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Restriction on exit polls invalidated by federal judge

By Wire services
Published October 25, 2006


A federal judge on Tuesday declared unconstitutional a Florida law that prohibits exit polling within 100 feet of a voting place, saying there is no evidence such activity disrupts voting.

U.S. District Judge Paul C. Huck ordered state officials not to enforce the law as it relates to exit polls in the Nov. 7 election, leaving intact a 100-foot limit on activities such as solicitation, distributing campaign material or peddling.

The ruling came in a lawsuit brought by the Associated Press and five television networks who plan to jointly conduct exit polls at about 40 polling places next month.

Secretary of State Sue Cobb's office, which administers elections, fought the lawsuit. But Huck agreed with the plaintiffs' contention that the 2005 law violates the First Amendment's free speech and freedom of the press protections. And he ruled that the state "failed to provide any meaningful evidence that exit polling has any history of leading to voter intimidation, impeding voter access to the polls or encouraging election fraud."

Cobb's spokeswoman, Jenny Nash said election officials were pleased that Huck did not strike down the entire law. She said no decision had been made on whether the exit polling aspect would be appealed.

"Order at the polls was really the intent. This decision works out well for everyone," Nash said.


Deputy's ambusher sentenced to death

A man who ambushed and killed a sheriff's deputy has been sentenced to death.

Circuit Judge T. Michael Johnson on Monday sentenced Jason Lee Wheeler, 31, for the February 2005 killing of Lake County Deputy Wayne Koester.

Koester and other deputies were responding to a domestic violence call from Wheeler's girlfriend. Wheeler was waiting in the woods with a sawed-off shotgun and opened fire.

Wheeler fled but was shot and captured six hours later. The wound left him paralyzed.

Jurors found Wheeler guilty May 20 of Koester's murder and other charges and later recommended the death penalty.

Wheeler sent a five-page letter to the judge in July that blamed Satan and drugs for his crime. "I would give anything to go back and change that day," he wrote.


Movie and TV vehicles go up in flames

Cars, motorcycles and boats used in Miami Vice, 2 Fast, 2 Furious and CSI: Miami were destroyed in a warehouse fire early Tuesday, authorities said.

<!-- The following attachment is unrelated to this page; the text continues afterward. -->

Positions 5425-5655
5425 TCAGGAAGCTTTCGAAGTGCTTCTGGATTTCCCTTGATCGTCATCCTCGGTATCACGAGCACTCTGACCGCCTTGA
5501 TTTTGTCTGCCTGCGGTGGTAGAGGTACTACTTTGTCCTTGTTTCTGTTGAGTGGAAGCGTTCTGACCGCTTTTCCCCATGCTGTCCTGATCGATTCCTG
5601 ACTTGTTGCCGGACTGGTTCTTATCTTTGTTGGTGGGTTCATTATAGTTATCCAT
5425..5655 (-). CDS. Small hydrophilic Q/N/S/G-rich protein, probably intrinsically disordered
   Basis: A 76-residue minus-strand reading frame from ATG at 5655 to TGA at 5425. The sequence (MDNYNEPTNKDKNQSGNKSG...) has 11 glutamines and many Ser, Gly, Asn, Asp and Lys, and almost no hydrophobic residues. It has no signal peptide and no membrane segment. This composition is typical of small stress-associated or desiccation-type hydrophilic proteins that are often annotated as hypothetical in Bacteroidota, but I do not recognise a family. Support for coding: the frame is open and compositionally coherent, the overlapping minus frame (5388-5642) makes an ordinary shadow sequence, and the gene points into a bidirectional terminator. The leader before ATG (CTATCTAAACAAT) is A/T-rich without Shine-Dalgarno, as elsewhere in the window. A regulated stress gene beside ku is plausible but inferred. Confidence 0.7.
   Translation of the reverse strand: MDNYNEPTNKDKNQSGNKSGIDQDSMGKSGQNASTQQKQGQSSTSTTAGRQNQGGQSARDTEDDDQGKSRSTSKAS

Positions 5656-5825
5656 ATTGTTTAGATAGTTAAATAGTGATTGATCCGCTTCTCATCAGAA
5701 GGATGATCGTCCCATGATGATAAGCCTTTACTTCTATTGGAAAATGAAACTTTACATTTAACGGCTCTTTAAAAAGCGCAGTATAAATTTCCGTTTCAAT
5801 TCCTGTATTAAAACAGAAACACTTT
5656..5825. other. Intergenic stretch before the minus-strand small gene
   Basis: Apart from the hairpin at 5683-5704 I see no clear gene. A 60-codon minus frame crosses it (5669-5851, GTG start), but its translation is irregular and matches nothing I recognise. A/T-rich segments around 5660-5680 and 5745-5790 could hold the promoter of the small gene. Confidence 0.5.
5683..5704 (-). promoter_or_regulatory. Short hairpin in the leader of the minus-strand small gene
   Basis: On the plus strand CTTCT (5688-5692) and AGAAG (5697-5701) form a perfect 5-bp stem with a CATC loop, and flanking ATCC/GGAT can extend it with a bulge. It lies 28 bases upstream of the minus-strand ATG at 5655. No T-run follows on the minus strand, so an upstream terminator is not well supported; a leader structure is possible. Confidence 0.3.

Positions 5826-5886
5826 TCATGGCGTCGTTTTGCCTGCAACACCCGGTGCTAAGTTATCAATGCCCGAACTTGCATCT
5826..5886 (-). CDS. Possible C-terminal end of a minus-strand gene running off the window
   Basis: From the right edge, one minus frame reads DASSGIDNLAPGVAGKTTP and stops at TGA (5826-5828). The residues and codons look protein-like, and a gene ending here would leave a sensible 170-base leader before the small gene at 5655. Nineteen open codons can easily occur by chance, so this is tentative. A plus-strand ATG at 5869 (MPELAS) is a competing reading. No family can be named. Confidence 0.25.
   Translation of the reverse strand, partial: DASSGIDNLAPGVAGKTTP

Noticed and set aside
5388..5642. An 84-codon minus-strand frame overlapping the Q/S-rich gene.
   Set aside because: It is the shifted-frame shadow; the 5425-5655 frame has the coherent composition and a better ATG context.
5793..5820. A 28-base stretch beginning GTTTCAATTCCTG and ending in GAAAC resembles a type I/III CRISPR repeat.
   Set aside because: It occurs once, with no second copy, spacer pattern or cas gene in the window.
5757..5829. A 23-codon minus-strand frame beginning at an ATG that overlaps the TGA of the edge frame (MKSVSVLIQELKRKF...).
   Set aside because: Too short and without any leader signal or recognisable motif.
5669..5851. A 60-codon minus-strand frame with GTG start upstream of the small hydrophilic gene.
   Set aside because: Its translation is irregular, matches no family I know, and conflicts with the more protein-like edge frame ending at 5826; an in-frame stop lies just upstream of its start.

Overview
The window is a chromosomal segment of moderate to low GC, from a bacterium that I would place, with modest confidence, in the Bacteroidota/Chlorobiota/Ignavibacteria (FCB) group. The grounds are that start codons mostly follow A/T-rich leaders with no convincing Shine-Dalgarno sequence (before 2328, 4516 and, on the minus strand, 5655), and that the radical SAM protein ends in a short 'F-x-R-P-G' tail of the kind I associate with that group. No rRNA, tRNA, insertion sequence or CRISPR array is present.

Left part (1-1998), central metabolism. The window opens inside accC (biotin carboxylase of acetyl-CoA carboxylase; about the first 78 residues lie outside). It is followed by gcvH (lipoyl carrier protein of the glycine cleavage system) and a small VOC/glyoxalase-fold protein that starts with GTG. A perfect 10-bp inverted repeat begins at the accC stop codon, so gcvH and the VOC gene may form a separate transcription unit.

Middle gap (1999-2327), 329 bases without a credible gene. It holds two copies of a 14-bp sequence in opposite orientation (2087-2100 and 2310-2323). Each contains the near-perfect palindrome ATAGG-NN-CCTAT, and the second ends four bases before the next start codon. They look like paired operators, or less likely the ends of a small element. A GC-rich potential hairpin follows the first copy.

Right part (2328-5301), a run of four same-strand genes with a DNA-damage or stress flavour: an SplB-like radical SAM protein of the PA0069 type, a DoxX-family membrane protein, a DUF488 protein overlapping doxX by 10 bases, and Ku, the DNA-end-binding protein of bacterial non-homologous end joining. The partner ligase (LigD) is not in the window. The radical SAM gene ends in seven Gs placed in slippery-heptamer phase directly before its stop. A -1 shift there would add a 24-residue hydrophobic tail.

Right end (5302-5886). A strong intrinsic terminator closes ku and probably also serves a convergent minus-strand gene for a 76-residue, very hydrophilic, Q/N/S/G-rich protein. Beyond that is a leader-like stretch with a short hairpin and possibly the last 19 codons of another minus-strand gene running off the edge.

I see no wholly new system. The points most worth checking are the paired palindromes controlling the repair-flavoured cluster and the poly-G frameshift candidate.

Firefighters think the blaze started in a trash bin and spread. Artie Malesci, a stunt man who said he rents the building and owns the vehicles, estimated the loss at $500,000.

Among the props lost: a 1992 black Corvette, motorcycles used in 2 Fast, 2 Furious and an airboat featured on CSI: Miami.


Police chief resigns over 'Jelly Belly' e-mail

This city's police chief abruptly resigned after employees complained about his tough fitness talk in an e-mail with the subject, "Are you a Jelly Belly?"

Paul Goward gave no specific reason for resigning Monday, but City Manager David Green told the Ledger of Lakeland the e-mail prodding employees to get in shape was a factor. Goward was chief for 2½ years.

"If you are unfit, do yourself and everyone else a favor. See a professional about a proper diet and a fitness training program," Goward wrote in the e-mail. "We didn't hire you unfit and we don't want you working unfit. Don't mean to offend, this is just straight talk. I owe it to you."

An anonymous letter to city officials said, "I have worked for the department as an officer for a long time and I have never seen such a morale problem like there is and this letter from the chief ... is the icing on the cake."


Exotic spider smuggler is given probation

A man was sentenced to 18 months probation Tuesday for smuggling 35 exotic spiders into the United States from Brazil, the U.S. Attorney's Office said.

Jared H. Ohsman, 25, was convicted of unlawful possession of restricted species, after Miami authorities intercepted the shipment of 35 Brazilian spiders to an Arizona pet store.


[Last modified October 25, 2006, 01:20:59]

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